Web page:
Social distancing law updated in Wales – the impact on businesses


8th April 2020

A new law came into force on 7 April 2020, requiring all employers in Wales to take additional steps to protect the health of their employees whilst they are at work during the COVID-19 crisis period.

The Law

The Health Protection (Coronavirus Restrictions) (Wales) Regulations 2020 (“the regulations”) which were introduced in 26 March 2020, required public facing businesses and services allowed to remain open (including food retailers, pharmacies and petrol stations), to take all reasonable measures to ensure that a distance of at least two metres is maintained between any person on the premises (except between members of the same household, or a carer and the person they are caring for).

Restrictions on places of work

With effect from 7 April 2020, regulations have been amended to introduce ‘general restrictions on places of work’. Specifically regulation 6A now requires that, in all other workplaces that remain open (including any building or structure, or any land), employers who are responsible for the work being carried out during the emergency period must take ‘all reasonable measures’ to ensure that a distance of at least two metres is maintained between any person on the premises and waiting to enter the premises (except between members of the same household, or a carer and the person they are caring for).

Additionally, regulation 7A requires employers to have regard to:

  • Guidance issued by the Welsh Ministers which will include: ‘taking all reasonable measures to maintain physical distancing in the workplace’ as published on 7 April 2020; and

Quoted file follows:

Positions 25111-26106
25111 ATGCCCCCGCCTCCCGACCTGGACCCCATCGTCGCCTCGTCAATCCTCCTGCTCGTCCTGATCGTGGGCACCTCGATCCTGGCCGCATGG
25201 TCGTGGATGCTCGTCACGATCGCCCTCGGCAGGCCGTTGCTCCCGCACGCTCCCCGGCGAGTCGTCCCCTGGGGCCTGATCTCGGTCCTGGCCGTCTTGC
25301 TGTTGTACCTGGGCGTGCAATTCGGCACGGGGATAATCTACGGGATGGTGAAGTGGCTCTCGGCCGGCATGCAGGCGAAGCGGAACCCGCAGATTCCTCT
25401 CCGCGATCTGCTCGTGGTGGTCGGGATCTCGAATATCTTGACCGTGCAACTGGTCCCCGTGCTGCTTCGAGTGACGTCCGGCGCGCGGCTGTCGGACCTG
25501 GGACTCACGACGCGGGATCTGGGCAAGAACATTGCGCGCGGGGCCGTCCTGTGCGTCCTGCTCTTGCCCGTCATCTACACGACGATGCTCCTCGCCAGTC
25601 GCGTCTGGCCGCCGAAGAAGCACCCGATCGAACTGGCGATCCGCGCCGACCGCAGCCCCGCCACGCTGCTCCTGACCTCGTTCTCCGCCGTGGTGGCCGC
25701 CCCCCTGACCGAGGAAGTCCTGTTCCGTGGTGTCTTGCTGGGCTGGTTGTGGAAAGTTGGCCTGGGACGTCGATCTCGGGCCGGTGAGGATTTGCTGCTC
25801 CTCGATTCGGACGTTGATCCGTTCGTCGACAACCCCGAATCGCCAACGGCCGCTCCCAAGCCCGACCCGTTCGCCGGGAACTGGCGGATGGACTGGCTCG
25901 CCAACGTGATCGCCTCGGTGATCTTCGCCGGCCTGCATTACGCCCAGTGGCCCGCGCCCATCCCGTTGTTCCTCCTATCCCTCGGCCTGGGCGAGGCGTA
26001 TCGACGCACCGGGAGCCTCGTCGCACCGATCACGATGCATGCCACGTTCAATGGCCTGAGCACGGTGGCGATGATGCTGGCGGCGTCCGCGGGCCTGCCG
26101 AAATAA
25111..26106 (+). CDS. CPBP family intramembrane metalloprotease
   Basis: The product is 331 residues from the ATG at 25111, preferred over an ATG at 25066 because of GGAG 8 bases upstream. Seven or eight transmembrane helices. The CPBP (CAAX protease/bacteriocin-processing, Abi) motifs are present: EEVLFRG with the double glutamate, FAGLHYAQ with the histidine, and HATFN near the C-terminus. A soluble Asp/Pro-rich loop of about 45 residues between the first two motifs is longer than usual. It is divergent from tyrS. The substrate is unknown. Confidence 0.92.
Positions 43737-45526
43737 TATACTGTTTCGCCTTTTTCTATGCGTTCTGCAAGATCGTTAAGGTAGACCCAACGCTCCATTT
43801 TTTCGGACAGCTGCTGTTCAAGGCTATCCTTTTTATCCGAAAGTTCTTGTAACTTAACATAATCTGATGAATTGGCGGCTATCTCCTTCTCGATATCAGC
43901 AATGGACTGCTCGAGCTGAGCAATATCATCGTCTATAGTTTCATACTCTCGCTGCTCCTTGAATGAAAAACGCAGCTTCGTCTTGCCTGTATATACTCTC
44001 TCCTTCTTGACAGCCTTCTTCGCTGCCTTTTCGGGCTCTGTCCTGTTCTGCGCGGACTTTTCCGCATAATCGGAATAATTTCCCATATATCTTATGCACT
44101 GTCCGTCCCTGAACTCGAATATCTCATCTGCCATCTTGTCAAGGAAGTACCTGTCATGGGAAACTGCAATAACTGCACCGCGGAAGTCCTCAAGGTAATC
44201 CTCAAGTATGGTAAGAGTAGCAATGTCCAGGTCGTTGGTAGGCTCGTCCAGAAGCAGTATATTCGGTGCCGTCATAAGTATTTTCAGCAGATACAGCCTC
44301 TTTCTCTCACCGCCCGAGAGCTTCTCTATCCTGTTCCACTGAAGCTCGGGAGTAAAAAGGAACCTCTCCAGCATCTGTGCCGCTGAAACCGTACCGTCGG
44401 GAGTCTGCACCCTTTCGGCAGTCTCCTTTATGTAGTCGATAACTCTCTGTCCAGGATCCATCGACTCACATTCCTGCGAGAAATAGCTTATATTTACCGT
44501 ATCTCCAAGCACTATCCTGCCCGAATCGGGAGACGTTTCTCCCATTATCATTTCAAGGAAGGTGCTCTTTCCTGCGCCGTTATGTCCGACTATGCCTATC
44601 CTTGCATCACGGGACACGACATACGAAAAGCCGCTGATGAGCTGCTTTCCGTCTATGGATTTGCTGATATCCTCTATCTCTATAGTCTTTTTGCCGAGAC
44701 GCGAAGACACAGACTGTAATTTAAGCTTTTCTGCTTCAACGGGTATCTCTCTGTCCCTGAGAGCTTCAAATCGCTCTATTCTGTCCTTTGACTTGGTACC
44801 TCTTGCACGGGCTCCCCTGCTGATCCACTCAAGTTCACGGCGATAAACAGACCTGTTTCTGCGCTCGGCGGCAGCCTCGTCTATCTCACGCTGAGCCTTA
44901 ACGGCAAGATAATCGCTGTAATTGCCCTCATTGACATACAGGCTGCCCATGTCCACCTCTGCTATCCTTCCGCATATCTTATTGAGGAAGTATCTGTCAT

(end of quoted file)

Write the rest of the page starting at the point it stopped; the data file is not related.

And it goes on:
• Any other guidance, codes of practice or other documents published by other bodies (such as trade unions and industry bodies). This will include the Guidance published by the UK Government on 7 April 2020: ‘Social distancing in the workplace during coronavirus (COVID-19): sector guidance’ about reasonable measures to ensure that a distance of two metres is maintained between persons, when implementing safety measures within workplaces.

Given this requirement, employers are advised to expressly reference such guidance in their task and site specific risk assessments and safe systems of work.

Welsh Government Guidance: ‘Taking all reasonable measures to maintain physical distancing in the workplace’

This guidance expressly provides that:

“The Welsh Government wishes to make clear that while the requirement to take all reasonable measures to maintain a distance is an objective test that is intended to be applied consistently, it is neither an absolute rule that has to be applied all of the time in all circumstances, nor is it a test that will apply in the same way in all circumstances.

This is not about whether the businesses subject to this requirement work, it is about the way they work. It is about taking proportionate action where it is practicable to do so.”

It also specifies that the duty to ensure compliance with these requirements:

“falls on the person responsible for the work being undertaken in the workplace; that is the person responsible for management control.”

This guidance does not define precisely what constitutes a ‘reasonable measure’. It states “there is no hard and fast rule” but explains that:

“The test of whether a measure is reasonable is an objective one. It will be for a business to justify the reasonable measures that they have adopted and to demonstrate how they considered that these are proportionate and minimise the risk faced by workers who have to continue to attend work in their workplace.